Fisheries Department says more staff on waters to protect whales in Canada

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New rules to protect whales, dolphins and porpoises have come into effect in Canada, and the Department of Fisheries and Oceans says it is in the process of ensuring more officers and patrol vessels are available to enforce them. A female resident orca whale breaches while swimming in Puget Sound near Bainbridge Island as seen from a federally permitted research vessel Saturday, Jan. 18, 2014. THE CANADIAN PRESS/AP-Elaine Thompson

New rules to protect whales, dolphins and porpoises have come into effect in Canada, and the Department of Fisheries and Oceans says it is in the process of ensuring more officers and patrol vessels are available to enforce them.

Adam Burns, director general of fisheries resource management, says the number of officers deployed to keep people and boats away from the marine mammals has yet to be decided.

He says extensive consultations with the whale-watching industry indicated support for the regulations in order to keep the animals in areas where tourists flock to see them.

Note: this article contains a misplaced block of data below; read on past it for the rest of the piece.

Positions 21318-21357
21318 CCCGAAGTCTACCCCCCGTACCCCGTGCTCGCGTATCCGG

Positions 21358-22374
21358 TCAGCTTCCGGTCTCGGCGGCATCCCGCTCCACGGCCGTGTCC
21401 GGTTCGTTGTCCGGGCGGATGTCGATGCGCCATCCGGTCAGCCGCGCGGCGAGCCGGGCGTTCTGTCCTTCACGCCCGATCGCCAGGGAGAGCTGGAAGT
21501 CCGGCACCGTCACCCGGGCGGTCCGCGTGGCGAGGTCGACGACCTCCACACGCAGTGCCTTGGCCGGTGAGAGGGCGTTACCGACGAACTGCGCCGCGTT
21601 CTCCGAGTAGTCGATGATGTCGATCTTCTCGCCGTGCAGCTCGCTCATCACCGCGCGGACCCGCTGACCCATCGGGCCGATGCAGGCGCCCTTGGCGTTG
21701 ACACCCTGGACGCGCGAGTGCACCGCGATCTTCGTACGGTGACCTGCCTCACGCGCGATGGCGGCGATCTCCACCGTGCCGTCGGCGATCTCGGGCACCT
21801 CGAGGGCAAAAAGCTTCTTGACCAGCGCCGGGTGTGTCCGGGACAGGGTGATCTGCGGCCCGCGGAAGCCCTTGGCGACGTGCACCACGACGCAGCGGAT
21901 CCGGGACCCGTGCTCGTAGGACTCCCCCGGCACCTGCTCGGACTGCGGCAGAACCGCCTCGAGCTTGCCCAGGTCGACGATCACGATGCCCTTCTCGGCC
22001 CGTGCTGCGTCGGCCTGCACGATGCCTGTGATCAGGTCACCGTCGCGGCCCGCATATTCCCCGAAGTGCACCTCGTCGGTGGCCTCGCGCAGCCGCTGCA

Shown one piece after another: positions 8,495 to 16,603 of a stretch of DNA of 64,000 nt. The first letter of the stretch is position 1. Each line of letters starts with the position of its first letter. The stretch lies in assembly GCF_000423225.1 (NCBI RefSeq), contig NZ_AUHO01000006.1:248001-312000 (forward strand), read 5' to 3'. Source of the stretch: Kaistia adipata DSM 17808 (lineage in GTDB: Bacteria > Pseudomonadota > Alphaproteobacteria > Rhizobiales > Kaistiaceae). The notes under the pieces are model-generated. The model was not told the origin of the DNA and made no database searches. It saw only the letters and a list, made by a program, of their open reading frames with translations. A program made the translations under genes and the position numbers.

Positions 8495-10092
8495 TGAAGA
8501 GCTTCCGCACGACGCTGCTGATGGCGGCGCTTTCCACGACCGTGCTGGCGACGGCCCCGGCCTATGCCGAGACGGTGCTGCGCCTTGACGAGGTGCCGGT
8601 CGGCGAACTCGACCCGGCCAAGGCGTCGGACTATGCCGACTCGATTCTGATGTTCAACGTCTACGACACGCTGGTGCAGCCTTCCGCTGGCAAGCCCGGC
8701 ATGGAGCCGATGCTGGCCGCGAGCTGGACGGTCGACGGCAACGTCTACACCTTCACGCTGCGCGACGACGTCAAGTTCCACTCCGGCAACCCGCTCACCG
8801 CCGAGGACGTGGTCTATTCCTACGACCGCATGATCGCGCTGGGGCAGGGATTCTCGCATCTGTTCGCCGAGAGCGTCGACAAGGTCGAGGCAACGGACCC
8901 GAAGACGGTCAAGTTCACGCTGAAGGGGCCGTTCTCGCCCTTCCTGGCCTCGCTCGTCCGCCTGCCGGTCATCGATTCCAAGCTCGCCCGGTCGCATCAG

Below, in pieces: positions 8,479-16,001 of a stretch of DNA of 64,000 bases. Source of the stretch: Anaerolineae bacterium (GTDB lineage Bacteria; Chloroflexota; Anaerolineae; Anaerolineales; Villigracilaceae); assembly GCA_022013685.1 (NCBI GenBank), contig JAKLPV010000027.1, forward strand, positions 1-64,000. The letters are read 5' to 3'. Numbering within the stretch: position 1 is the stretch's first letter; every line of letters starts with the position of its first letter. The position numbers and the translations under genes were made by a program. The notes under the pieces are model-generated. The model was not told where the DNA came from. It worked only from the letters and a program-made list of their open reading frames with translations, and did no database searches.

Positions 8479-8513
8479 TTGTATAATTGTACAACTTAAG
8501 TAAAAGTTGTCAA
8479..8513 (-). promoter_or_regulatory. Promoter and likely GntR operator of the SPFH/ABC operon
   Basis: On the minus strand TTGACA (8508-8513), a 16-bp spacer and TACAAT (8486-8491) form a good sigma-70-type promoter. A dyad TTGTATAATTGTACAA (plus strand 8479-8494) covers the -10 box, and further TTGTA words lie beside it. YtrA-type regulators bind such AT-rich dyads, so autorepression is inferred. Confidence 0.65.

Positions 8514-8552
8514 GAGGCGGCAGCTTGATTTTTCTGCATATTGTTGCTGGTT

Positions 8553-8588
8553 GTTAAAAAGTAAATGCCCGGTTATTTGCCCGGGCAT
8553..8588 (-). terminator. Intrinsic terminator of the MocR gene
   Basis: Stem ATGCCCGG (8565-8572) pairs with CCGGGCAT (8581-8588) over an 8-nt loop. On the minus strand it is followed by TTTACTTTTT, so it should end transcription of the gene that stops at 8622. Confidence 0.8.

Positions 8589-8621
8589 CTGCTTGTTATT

Starting today, people and vessels must maintain a minimum distance of 100 metres from most whales, dolphins and porpoises to protect them from human disturbances.

People and vessels must keep a minimum of 200 metres away from those marine mammals in the Saguenay-St. Lawrence Marine Park in Quebec, and the same distance for all killer whale populations in British Columbia.

The Fisheries Department says a distance of at least 400 metres must be maintained from threatened or endangered whales, dolphins and porpoises in the St. Lawrence Estuary, a critical beluga habitat.